Here's the best with measures I can do-

    1 Cup, minimally packed fresh basil leaves torn from their stem and...
  9. Lello Musso Pola 5030 Dessert Maker

    Lello Musso Pola 5030 Dessert Maker
    The third in a series on ice creams, custards and sorbets

    Jim Berman CCI
    About two-hundred years’ ago, I was a garde manger at fantastic trattoria in Santa Fe, New Mexico. While the humor of a French titled-cook in an Italian restaurant in the middle of the desert southwest isn’t lost on me, I had a great experience working for an often tyrannical chef/owner. At Julian’s, the chef was fanatical about quality and serving only the best food he could...
  10. Discovering The Deli How To Make Corned Beef

    Discovering the Deli: Corned Beef
    Some time ago, I decided my long-term goal would be to open my deli. I grew up on deli food and miss it so - the soft, seeded-rye; stinky chopped chicken livers; the dew on the windows from the corned beefs… corning; the grease-glazed knishes; mountains of yellow potato salad. Delaware is not a haven for such gastronomical delights beyond chicken ‘n dumplings and steamed crabs. My very indiscriminate love of good food was born of my experience with really...
  11. How to Make Gnocchi

    How to Make GnocchiJames Berman CCI
    Gnocchi (naw’kee, if you are from the city; nyo’kee if you are from Italy; yawn’kee if you are Italo-American) are dumplings most commonly of potato construct, served much like pasta and dubious, at best, to make without practice. The technique to create fool-proof gnocchi is not terribly thorny; rather these little puffs are just a trying bunch. Once the formula is refined, the light shines through and gnocchi success can be had.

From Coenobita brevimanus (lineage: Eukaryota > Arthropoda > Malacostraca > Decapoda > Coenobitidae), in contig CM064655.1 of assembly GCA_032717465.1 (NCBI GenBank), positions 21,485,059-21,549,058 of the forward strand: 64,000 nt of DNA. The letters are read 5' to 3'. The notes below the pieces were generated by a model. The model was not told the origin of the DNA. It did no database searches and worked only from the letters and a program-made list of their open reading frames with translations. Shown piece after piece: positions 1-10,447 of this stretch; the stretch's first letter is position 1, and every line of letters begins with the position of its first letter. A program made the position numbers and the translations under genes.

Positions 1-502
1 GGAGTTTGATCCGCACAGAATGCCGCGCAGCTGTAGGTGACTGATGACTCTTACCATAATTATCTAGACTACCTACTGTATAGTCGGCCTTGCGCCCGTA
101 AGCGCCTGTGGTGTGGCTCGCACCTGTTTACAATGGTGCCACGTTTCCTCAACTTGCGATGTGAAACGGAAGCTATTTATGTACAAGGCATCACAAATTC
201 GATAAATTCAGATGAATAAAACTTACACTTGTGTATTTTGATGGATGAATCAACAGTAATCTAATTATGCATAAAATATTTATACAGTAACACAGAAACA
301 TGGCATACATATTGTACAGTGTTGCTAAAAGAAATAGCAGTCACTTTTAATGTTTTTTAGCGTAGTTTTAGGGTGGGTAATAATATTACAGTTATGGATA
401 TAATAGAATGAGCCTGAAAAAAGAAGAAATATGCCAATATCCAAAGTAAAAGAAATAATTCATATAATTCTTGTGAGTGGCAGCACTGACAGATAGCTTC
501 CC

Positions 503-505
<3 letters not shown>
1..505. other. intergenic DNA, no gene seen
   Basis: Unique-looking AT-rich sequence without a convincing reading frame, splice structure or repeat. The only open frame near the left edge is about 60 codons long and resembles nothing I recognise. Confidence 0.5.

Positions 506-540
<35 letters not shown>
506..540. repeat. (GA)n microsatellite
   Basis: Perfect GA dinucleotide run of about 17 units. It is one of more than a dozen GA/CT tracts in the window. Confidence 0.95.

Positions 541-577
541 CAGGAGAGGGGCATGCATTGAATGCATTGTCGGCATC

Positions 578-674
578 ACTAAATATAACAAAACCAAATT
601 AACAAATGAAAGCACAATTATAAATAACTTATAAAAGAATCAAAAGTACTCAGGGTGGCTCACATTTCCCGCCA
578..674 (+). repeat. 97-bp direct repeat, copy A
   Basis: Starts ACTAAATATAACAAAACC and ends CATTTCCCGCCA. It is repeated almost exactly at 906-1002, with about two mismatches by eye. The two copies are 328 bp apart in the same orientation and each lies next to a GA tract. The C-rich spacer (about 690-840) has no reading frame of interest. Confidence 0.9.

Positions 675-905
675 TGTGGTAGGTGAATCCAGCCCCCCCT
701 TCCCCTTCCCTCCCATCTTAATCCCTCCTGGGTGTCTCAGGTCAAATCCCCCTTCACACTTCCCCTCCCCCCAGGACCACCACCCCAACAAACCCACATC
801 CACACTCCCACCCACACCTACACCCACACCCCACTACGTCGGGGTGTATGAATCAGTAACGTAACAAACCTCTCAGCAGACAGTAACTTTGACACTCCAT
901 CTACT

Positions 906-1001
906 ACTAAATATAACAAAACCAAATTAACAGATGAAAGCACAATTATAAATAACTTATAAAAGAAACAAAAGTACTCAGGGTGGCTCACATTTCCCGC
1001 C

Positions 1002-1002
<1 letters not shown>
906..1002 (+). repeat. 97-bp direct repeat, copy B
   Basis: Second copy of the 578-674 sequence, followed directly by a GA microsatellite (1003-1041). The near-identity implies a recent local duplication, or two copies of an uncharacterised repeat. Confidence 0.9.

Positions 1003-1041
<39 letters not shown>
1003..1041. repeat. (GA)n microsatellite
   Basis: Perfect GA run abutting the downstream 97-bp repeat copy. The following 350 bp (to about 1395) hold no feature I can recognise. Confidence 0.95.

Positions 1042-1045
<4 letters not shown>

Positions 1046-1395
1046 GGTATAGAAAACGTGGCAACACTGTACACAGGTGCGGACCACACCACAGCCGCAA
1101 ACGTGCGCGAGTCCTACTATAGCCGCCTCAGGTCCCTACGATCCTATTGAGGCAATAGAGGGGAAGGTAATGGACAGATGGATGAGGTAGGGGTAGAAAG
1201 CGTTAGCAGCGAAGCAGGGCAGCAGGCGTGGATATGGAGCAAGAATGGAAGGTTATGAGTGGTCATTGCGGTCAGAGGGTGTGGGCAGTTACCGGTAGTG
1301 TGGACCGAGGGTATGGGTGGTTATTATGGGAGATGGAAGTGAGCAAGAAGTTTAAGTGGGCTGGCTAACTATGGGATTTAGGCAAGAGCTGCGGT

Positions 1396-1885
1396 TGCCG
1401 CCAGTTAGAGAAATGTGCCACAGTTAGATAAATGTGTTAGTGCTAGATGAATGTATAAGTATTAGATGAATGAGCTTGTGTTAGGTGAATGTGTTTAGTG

I have made...
  12. How To Make Bagels

    Holy, Wholly bagel
    by: Chef Jim Berman

    My earliest memory comes from sharing bagels with my grandmother. It always seemed liked a Sunday morning when we would sit at her foil-speckled topped diner table with a tub of margarine and a brown bag on its side with the warm bagels spilling out. And the bag was always the stiff, cardboard-like paper bag. The piping hot bagels were never packed in plastic, as the just-baked bagels would surely melt flimsy packaging. The bagels came from the back...
  13. How To Make Marinara Sauce And Tomato Concasse

    by: Chef Jim Berman
    Mar- latin, sea, pool. "Marinara (noun): sauce for pasta; contains tomatoes, garlic and herbs (http://define.com/marinara)."

    So, where does the sea fit into the picture? In discovering the land of tomato sauce invention, marinara takes us to Naples, on the west coast of Italy. Coast. Sea. Tomatoes do not grow in the sea. Rather, the fishermen whom were fed pasta with marinara made their living on the sea. Marinaro, sailor. Or so goes the tale. Makes sense, though. Sure,...
  14. On the Road with Dega Catering and the Dave Matthews Band

    When the kitchen is always in motion, how do you feed one of the biggest bands in the world? Dega Catering is the long-running food crew charged with fueling the Dave Matthews Band as the group snakes its way across the country during their nearly annual summer concert tours. Feeding the band members, riggers, drivers, stagehands, sound technicians and guests with restaurant quality food can be daunting. Executing the food that is befitting the demands of a rigorous tour schedule is a feat...
  15. How To Make Green Tea Frozen Custard

    How to Make Green Tea Frozen Custard

    The second in a series on ice creams, custards and sorbets

    Jim Berman CCI
    Frozen custard is not ice cream. While the terms are often used interchangeably, they are not the same dish. Custard has to have eggs by definition and I am not the one writing the book. The book also says that ice cream, however, is egg-less. The end result is that custard produces a different mouth feel and a richer dessert. There is a bit more time invested in custard, but is...